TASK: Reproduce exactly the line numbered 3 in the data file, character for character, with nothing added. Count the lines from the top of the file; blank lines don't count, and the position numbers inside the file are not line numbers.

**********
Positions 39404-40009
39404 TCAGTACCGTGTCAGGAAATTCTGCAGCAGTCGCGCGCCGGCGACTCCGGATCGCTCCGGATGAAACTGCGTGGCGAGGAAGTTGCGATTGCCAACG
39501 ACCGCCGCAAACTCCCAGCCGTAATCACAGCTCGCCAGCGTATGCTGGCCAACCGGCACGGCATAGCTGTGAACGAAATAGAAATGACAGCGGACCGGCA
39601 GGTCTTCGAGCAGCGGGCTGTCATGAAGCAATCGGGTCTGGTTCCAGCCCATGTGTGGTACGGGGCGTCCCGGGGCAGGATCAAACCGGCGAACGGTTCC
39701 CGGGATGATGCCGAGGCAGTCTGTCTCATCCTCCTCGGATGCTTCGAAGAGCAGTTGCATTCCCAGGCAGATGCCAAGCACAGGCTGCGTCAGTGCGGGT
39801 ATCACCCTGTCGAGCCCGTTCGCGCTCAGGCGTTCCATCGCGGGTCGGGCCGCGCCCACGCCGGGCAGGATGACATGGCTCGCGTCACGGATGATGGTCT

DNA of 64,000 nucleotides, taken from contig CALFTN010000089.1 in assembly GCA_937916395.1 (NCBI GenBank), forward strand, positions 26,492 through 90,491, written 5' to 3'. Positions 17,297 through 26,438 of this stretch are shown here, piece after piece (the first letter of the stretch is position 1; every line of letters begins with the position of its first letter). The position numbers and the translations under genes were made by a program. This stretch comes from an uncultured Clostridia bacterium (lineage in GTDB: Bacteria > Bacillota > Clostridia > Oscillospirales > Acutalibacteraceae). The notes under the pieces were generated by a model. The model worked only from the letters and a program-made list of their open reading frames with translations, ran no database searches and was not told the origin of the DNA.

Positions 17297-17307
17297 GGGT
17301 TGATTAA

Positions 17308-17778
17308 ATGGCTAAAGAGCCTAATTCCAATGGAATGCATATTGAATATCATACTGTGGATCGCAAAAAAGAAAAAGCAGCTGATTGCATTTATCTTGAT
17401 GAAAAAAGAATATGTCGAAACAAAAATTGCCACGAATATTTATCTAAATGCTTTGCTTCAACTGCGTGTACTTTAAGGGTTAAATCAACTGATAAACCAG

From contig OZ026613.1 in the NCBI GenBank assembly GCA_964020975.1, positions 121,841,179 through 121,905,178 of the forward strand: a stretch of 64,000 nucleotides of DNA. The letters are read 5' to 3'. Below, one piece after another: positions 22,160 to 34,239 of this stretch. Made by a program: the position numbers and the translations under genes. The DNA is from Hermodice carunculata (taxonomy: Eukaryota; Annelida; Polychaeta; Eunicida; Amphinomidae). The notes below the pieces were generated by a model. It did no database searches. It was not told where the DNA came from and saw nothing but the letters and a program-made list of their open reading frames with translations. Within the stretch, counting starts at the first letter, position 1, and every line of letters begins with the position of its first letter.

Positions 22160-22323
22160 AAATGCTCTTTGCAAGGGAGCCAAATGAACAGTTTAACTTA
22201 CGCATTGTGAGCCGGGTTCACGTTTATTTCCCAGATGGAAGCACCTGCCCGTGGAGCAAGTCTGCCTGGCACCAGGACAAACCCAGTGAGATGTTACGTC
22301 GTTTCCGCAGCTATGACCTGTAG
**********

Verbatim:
39501 ACCGCCGCAAACTCCCAGCCGTAATCACAGCTCGCCAGCGTATGCTGGCCAACCGGCACGGCATAGCTGTGAACGAAATAGAAATGACAGCGGACCGGCA